Post by tunahelper on Jan 10, 2013 17:16:53 GMT -5
Hello All, It's been 6 months now since I got off trail near Crater Lake, but I've finally wrapped up all my PCT stuff from the hike last year. I managed 1864 miles in 42.5 days, and set new PCT Midpoint and California records, but the entire trail record still alluded me. On my attempt I took a great many photos and also kept an audio trail journal for every day. Because of this, and the nature of the hike I did, I wanted to share it with those who might be interested in such things. Thus, I created a trail journal style blog, where you can read the journal and or listen to the actual audio recording. Also available on the page are links to my full 500 photo PCT 2012 album, a link to download all of the audio journals, a like to download all of my GPS tracks and campsite waypoints and a variety of other related documents. It's been a while in the making and I'm happy it's almost done! Who knows if I'll attempt it again, but I know now that it is quite possible to exceed your own goals and nothing is out of reach!
The last post is what my feet looked like 2 weeks after I got off trail. Yeah, you don't want your feet to look like that! If you find a link that doesn't work or a different problem, please let me know and I'll try and fit it!
Let me begin by saying that I go on this adventure to challenge myself–to push beyond my perceived limits. The impressive paces of the people who have gone before me in this endeavor (Scott Williamson, Adam Bradley, Joe Kisner, Ryan Weidert and others) inspire me. I am in awe of the thought of covering the trail as many times as, and with the efficiency of, Mr. Williamson.
I will start from the Mexican Border (Northbound) on June 8th with a goal in mind that is similar to or faster than the current men’s record of 64 days. There is no official women’s record and in the course of this effort I hope to establish one in the same style as Scott Williamson’s. I will approach this hike as a solo thru-hiker, carrying all of my gear and supplies. My steps will connect from monument to monument. I will not ride in a car until I am done, walking into and out of towns (along the same route) to obtain what I need along the way. I will not have pre-arranged support meeting me with anything. I will carry a SPOT beacon and check in on a regular basis for verification purposes. For safety this will not be public in real time, but will be available with a delay on my public facing page: www.facebook.com/AnishHikes where updates/photos will be posted for all to see. I will be following the official PCT route and official detours that are signed as the PCT (such as the permanent Devil’s Punchbowl relocation around the Endangered Species closure near Wrightwood). Documentation will be minimal since, obviously, the majority of my time will be spent walking. There is certain level of trust in the honor system inherent in undertakings such as this. I am delighted to be a part of a community, both as an ultra-runner and as a thru-hiker, where the honor system still means something and can still be trusted.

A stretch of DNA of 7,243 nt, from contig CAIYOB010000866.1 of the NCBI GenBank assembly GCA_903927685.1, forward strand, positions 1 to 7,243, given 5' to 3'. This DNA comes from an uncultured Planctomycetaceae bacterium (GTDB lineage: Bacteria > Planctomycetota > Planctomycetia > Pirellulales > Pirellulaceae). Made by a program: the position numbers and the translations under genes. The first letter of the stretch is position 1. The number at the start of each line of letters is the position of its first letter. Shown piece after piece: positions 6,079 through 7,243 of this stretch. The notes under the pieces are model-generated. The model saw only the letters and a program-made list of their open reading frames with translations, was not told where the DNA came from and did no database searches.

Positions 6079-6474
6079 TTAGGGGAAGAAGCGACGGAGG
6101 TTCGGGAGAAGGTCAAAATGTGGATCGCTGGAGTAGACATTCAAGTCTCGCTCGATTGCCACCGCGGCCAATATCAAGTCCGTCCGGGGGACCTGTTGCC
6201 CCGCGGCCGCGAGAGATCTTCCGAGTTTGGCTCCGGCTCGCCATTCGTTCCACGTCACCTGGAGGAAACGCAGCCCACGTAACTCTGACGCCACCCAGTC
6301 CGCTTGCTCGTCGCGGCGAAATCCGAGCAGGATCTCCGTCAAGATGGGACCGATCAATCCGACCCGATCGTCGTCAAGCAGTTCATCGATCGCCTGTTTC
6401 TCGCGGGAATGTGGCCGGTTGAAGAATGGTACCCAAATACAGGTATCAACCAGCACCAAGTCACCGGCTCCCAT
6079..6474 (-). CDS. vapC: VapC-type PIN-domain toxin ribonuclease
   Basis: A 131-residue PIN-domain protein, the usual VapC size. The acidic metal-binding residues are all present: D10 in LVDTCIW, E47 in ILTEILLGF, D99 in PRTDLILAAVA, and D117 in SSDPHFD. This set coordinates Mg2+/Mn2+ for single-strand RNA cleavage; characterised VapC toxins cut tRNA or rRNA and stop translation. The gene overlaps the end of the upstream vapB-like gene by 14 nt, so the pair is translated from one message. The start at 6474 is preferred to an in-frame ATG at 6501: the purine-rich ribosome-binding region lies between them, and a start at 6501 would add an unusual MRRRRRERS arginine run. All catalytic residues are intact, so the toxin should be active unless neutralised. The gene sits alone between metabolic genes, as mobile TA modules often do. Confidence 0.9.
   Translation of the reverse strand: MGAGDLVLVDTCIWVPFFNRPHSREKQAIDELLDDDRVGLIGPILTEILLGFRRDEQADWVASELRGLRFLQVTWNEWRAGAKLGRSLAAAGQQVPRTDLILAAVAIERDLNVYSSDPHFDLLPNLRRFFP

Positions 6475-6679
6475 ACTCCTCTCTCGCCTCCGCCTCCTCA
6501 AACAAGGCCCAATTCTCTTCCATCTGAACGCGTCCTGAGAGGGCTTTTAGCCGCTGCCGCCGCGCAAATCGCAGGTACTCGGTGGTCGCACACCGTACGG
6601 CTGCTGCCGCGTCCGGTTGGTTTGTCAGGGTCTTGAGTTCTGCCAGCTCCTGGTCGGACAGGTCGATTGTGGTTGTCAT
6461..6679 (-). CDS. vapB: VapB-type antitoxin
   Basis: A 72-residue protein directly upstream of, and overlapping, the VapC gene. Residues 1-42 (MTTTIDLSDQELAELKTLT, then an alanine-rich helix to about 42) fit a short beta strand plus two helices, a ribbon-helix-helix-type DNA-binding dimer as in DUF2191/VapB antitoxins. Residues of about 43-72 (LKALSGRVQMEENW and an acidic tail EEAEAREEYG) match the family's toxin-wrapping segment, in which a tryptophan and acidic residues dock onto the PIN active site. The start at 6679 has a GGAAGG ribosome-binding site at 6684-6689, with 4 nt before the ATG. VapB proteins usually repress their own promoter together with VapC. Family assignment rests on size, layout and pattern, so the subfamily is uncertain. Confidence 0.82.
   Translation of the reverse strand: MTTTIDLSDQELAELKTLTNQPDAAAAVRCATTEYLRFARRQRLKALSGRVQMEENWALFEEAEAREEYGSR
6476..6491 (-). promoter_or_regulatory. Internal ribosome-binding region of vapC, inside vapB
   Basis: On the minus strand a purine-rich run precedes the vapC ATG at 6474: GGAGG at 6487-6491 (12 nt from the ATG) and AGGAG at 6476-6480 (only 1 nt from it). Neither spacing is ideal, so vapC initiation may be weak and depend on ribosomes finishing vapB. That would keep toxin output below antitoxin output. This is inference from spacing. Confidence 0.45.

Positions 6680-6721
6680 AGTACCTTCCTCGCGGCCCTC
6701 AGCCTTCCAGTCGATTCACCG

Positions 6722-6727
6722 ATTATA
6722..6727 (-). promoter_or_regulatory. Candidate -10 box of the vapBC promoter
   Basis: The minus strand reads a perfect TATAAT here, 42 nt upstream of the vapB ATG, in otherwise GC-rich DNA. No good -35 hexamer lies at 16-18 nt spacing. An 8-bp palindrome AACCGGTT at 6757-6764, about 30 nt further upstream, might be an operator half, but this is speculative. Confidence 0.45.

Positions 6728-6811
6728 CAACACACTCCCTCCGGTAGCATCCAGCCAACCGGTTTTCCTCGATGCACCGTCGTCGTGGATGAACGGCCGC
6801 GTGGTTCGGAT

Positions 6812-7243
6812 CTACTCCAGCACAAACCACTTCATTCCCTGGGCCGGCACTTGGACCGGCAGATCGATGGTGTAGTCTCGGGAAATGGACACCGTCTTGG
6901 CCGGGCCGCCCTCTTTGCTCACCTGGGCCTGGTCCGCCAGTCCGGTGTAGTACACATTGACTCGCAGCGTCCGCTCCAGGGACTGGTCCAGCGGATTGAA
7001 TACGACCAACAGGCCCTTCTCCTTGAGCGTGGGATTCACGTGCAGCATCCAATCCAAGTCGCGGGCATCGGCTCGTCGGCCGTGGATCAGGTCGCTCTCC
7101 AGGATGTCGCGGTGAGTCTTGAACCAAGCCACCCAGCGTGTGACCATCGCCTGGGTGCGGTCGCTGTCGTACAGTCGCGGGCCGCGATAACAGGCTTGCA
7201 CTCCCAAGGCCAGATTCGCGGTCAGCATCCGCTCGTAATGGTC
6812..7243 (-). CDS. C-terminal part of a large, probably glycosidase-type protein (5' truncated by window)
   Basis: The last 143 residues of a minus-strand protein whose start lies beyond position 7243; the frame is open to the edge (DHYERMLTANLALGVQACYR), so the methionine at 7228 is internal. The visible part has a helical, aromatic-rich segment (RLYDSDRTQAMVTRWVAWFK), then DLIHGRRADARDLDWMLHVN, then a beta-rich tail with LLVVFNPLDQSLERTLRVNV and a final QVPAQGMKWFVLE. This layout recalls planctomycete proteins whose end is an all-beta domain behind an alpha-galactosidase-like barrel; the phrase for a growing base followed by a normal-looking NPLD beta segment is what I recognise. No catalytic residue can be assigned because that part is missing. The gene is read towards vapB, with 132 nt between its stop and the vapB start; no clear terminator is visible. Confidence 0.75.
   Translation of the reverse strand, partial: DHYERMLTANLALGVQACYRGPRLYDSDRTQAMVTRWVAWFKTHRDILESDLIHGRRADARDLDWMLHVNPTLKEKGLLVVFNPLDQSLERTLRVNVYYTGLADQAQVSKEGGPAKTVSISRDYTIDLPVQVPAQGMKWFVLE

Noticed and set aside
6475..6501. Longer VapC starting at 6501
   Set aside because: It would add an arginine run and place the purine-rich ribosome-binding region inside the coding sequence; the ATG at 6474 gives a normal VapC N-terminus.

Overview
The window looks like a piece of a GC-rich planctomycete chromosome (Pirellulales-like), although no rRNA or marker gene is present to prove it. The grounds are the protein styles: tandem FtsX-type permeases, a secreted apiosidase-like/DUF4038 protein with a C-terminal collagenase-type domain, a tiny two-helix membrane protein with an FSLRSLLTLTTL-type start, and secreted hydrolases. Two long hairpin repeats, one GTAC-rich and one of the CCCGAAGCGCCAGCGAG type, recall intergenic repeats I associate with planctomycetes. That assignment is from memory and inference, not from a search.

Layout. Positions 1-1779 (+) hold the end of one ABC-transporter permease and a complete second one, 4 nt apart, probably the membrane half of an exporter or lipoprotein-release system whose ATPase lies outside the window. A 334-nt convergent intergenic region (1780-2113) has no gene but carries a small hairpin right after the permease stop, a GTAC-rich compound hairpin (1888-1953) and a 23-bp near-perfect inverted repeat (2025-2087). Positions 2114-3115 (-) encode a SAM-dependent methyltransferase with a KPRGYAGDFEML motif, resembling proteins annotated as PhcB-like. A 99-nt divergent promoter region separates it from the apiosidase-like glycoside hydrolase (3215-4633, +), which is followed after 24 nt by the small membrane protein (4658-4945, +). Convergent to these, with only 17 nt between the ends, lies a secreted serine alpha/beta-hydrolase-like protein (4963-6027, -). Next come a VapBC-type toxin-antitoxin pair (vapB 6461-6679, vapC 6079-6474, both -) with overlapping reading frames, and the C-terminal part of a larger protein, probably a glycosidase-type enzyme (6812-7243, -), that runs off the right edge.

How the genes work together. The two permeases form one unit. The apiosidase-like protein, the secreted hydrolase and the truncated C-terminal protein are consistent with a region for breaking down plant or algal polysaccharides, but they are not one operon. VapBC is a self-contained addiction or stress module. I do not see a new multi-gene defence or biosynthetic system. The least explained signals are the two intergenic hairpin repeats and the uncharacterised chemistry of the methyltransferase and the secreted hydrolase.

I am looking forward to stepping back onto the trail–to going home. ~Anish~ (Heather Anderson)
First and foremost I would like to say that I am humbled and inspired by so many of the feats, adventures, & attempts that are documented here on this great website.
I would like to announce that my friend Brian Donnelly and I (Yassine Diboun) will be attempting the self-supported Fastest Known Time of the Oregon Pacific Crest Trail starting at noon on August 9, 2013. We will be running from south to north and will not receive any help from anyone. We have several resupply boxes that we already sent out and will be carrying all of our own gear/shelter, etc.
You can read all about our intentions, the details, and more on Brian's website HERE and Yassine's website HERE.
At this point we are unsure if it is still Williamson and Bradley who hold the Oregon section FKT, or if Heather Anderson broke that record recently. Either way this is our announcement that we are going for it, and we are truly amazed by all of your energy, grit, and style!
I just wanted to update and say that, on August 7th 2013, I set the overall self-supported PCT FKT. This also establishes an self-supported women's PCT FKT record as well. My time was 60 days 17 hours and 12 minutes. It was an incredible journey. ~Anish (Heather Anderson)
Last Edit: Aug 14, 2013 15:55:53 GMT -5 by anishnabe
At 1:37 pm yesterday (August 17th) I crossed the Oregon/Washington border on the Pacific Crest Trail (mid-point on the Bridge of the Gods) after starting at the Oregon/California PCT border on August 9th at 3 pm. Numerous witnesses were present at both the start and finish and other forms of verification (for the entire trip) are available to those interested.